my friend cubby cheng, over at super frug, blogs about all the different ways she saves money so she can live the kind of life she wants (ie. being creative and not being chained to a desk in an office all day!).
she has *a lot* of great ideas about how to save money in little ways that really add up. it’s like when i drink water to “save calories”–100 here and there may not sound like that big a deal, but over the course of a year, it really adds up. for example, cubby notes that her revised beauty regime helped her go from $66 ($792 a year!) a month on bath and beauty products, to just $15 a month! and she looks fabulous, in case you are wondering. and that’s not all. she has a lot of awesome tips to get the most from your dollar.
given this economy and the fact that my husband and i have both recently finished graduate school and have been recently out on the market–and the fact that we aren’t necessarily high rollers–so to speak, i was inspired to share some of the little things we have been trying to do. especially since we are, unfortunately, the kind of people who always inadvertently choose the most expensive option.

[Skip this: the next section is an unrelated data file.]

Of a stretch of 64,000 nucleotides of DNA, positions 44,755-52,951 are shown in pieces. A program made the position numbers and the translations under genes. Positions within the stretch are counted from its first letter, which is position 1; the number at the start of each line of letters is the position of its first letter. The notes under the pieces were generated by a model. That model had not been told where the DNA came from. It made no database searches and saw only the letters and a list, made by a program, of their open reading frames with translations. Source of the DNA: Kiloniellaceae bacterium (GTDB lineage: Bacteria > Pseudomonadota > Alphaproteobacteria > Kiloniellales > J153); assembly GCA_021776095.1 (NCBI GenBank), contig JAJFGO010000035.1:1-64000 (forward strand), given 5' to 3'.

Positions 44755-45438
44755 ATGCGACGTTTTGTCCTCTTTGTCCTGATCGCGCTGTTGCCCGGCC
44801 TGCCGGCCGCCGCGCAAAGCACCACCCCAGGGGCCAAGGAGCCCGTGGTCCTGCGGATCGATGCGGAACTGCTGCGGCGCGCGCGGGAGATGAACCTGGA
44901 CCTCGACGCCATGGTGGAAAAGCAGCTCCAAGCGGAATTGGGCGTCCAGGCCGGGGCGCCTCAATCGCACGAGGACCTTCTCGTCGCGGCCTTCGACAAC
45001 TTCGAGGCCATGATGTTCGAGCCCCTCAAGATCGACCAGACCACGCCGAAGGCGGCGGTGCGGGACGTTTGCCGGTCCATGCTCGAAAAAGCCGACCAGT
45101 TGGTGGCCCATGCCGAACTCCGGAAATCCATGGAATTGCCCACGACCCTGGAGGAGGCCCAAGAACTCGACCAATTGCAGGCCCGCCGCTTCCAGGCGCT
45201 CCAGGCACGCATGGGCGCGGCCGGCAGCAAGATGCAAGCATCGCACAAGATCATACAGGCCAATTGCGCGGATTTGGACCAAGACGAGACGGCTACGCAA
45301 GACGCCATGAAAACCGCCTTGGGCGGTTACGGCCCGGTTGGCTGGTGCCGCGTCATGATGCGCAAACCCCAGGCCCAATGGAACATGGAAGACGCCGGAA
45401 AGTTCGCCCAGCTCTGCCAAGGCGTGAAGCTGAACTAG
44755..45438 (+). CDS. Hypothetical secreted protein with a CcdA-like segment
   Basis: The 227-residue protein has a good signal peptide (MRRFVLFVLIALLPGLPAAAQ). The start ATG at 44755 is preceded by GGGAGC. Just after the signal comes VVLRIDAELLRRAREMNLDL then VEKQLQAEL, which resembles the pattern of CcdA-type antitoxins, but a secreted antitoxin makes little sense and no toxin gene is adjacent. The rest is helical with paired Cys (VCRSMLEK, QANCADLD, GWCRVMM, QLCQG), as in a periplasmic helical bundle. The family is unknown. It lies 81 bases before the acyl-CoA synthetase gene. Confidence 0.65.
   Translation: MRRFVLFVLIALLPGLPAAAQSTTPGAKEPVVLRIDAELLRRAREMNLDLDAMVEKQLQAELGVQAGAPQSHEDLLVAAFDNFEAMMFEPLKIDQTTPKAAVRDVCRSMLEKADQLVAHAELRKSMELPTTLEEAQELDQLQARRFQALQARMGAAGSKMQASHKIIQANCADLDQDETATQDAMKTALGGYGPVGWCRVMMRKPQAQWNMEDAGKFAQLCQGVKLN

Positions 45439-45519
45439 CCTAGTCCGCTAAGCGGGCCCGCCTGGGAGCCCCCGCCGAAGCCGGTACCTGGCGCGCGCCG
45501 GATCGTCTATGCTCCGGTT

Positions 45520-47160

image borrowed from outblush.com
buy your burberry on ebay. ok. not technically frugal. what i can say is that i have found some fabulous buys on ebay, at garage sales, or at consignment shops. especially local, indie consignment shops, i can still feel like i am paying into the local economy and supporting a small business. for example, i got my orla kiely handbag at a consignment boutique for over $100 less than what i paid when i purchased one new. and it was hardly used! on my last trip to the east coast, my impulse buy (and then return) of a burberry handbag would have set me back $1200, if i hadn’t had the good sense to reason with myself about the reality of my finances. later i found a simular handbag, and one that was originally more spendy, for less than one-third of the price on ebay. and it came with a matching wallet. plus, it will last forever.